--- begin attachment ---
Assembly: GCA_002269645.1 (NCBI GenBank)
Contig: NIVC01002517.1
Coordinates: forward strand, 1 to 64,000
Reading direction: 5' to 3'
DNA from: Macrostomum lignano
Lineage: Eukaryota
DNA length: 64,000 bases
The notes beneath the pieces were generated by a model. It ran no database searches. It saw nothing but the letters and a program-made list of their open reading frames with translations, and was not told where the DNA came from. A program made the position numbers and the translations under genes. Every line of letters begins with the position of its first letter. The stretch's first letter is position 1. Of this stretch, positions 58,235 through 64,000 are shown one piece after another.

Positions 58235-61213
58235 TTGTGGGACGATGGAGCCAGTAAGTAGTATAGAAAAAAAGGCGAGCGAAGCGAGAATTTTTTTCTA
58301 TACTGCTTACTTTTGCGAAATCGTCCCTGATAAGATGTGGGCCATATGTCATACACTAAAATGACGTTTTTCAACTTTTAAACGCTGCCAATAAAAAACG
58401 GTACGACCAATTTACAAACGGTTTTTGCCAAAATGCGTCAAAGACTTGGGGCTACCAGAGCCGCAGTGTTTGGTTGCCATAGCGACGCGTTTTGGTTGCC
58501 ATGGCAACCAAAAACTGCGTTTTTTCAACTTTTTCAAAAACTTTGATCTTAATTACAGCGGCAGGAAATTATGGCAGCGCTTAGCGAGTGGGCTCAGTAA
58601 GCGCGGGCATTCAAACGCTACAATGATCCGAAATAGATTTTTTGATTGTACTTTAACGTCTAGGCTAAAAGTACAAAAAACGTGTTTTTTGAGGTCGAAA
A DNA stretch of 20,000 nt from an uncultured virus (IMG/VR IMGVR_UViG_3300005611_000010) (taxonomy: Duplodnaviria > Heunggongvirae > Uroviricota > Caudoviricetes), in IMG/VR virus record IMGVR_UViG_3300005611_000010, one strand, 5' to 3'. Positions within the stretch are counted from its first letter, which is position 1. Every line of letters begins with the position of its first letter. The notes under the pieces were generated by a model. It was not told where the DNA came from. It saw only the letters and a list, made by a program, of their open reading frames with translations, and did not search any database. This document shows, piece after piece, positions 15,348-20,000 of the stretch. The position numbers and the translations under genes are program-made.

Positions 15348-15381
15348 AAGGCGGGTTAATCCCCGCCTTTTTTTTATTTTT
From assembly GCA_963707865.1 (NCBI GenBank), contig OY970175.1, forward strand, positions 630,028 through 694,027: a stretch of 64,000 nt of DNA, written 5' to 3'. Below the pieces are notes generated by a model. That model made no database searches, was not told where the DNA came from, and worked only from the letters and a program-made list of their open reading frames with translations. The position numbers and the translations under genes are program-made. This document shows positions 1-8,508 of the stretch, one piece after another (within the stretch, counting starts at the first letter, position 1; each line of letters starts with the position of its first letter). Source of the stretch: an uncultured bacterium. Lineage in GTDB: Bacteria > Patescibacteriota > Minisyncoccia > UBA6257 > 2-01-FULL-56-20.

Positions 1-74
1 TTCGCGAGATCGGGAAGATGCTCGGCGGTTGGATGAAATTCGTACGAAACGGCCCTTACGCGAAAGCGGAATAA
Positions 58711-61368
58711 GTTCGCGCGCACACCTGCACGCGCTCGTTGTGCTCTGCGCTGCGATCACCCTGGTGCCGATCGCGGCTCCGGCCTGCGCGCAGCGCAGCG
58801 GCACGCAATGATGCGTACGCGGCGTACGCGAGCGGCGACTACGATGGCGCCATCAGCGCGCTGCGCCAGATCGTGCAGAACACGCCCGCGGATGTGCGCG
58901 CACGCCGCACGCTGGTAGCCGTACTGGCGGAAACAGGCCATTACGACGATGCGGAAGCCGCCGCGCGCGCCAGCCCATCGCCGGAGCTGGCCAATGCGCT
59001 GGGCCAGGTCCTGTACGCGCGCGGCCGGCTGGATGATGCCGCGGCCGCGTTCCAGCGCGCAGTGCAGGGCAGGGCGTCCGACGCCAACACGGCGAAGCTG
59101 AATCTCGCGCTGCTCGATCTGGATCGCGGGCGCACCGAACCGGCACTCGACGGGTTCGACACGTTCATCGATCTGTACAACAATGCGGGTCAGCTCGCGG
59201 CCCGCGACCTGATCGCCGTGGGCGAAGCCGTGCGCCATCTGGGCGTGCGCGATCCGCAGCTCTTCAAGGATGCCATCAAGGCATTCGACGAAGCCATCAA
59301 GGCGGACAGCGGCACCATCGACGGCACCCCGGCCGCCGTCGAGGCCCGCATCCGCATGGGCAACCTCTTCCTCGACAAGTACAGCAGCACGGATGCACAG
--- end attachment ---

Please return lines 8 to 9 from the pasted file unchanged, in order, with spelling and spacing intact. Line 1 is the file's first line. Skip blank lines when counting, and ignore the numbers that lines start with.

The notes beneath the pieces were generated by a model. It ran no database searches. It saw nothing but the letters and a program-made list of their open reading frames with translations, and was not told where the DNA came from. A program made the position numbers and the translations under genes. Every line of letters begins with the position of its first letter. The stretch's first letter is position 1. Of this stretch, positions 58,235 through 64,000 are shown one piece after another.

Positions 58235-61213